This one gallon batch from 2012 was my first foray into wine and mead. I followed a very popular recipe that can be found all over the internet. I remember it being a bit harsh at first, but later bottles smoothed out a little and became somewhat enjoyable.
I bottled most of the batch in standard twelve ounce beer bottles. They are all gone. The one bottle left is the only one that was in anything different. It is a quart (or is it liter?) flip top bottle that I bought for this use and has been tied up ever since. I think it is finally time to open it up.
The flip top obviously had a good seal. There was no carbonation pop, but it was stuck in place well enough to still plink a solid sound as I opened it. The orange aroma came out right away. I don’t remember getting so much orange initially, but before even pouring it, the aroma is all over the place.
It poured somewhat clear, though no where near the clarity of the wine kits I’ve been writing about the last couple days. The color is a bit darker, too. This is more gold than yellow. Maybe even a little orange. It reminds me of an un-carbonated version of the Triple Valor I’ve been drinking lately.
Taking a proper sniff from the glass, I still get a lot of orange aroma but it is joined by a bready character. This was fermented with bread yeast, is that where that’s coming from? There isn’t much honey in the aroma, but this was made with cheap grocery store clover honey, not the most characterful honey around. Alcohol is well hidden in all this, though I don’t know how much alcohol is actually in it, the harshness I remember certainly doesn’t come through in the aroma.
Finally taking a sip, I get a mixture of the orange and bread with some sweetness. A sort of orange marmalade character comes out of this combination. Alcohol also now shows itself and the honey does come through in the end.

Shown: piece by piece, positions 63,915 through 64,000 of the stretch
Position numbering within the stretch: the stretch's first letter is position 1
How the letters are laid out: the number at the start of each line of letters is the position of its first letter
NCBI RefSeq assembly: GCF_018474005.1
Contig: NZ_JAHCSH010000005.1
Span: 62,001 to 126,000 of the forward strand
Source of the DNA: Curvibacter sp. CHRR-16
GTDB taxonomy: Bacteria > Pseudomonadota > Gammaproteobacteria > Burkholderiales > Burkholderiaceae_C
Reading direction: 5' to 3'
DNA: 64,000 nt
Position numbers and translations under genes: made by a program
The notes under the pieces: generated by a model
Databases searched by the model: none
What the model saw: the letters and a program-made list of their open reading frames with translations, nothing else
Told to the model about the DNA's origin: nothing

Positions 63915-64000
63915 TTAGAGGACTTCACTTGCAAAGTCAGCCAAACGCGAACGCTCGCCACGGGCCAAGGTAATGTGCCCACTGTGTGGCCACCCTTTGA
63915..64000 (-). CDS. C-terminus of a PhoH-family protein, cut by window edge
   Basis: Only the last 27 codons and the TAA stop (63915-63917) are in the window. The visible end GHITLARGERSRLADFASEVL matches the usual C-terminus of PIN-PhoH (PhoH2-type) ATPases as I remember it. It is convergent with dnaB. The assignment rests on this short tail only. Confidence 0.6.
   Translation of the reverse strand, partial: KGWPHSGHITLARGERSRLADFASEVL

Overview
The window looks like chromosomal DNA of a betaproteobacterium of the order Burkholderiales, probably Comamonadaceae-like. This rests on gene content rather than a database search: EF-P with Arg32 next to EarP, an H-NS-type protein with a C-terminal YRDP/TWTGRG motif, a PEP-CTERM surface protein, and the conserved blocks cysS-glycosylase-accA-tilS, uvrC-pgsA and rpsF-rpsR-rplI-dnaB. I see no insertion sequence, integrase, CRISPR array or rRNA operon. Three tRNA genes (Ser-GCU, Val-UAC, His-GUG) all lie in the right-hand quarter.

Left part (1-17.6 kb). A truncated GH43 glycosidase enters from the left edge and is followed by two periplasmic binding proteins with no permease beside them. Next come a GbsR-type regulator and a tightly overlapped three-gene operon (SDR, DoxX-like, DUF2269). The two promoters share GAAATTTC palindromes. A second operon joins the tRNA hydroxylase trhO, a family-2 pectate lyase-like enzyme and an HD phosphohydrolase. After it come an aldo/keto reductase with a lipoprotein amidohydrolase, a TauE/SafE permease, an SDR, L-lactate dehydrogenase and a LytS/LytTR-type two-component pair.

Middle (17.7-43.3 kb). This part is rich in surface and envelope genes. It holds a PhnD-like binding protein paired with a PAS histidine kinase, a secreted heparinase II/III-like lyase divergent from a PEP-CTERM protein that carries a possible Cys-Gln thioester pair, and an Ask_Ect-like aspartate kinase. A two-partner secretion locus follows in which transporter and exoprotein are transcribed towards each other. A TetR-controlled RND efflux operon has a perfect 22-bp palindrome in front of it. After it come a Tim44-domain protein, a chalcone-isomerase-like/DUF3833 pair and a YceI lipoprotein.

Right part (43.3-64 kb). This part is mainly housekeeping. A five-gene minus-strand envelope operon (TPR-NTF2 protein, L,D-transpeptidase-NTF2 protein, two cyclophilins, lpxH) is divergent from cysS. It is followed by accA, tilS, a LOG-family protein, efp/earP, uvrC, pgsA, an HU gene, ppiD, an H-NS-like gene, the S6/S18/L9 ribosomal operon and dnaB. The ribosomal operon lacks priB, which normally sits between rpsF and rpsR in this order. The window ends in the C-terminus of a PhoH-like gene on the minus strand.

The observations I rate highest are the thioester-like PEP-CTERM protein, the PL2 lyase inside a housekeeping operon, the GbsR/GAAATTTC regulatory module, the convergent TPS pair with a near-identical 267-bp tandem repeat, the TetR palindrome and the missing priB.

I get the impression that this is actually very dry, but it somehow tastes sweet. It tastes sweet but it feels dry. It is sort of strange. This is a pretty intense drink that goes all over the place between first being brought up to the mouth and going down the throat. I enjoy it, but I think one glass is probably plenty for a sitting.
Back to the honey in the finish. It is sort of flat and one dimensional on its own. Seems like the honey you’d get in a little foil topped plastic container to dip fast food in. It is lucky there is so much else going on here, because this honey could not carry the show on its own.
After even the honey, there is a burst of cinnamon. The cinnamon was much more intense when this was young. It is much better with the tamer spice. Now it is there to clean things up at the finish without getting in the way.
This mead is a mix of a bunch of interesting elements, I’m not sure that it perfectly comes together, though. I’m glad to have made it, but I don’t plan to repeat it. It gave me a chance to try my hand at mead without much investment of time or money, but now that I’m in, I’ll make some different decisions on future batches.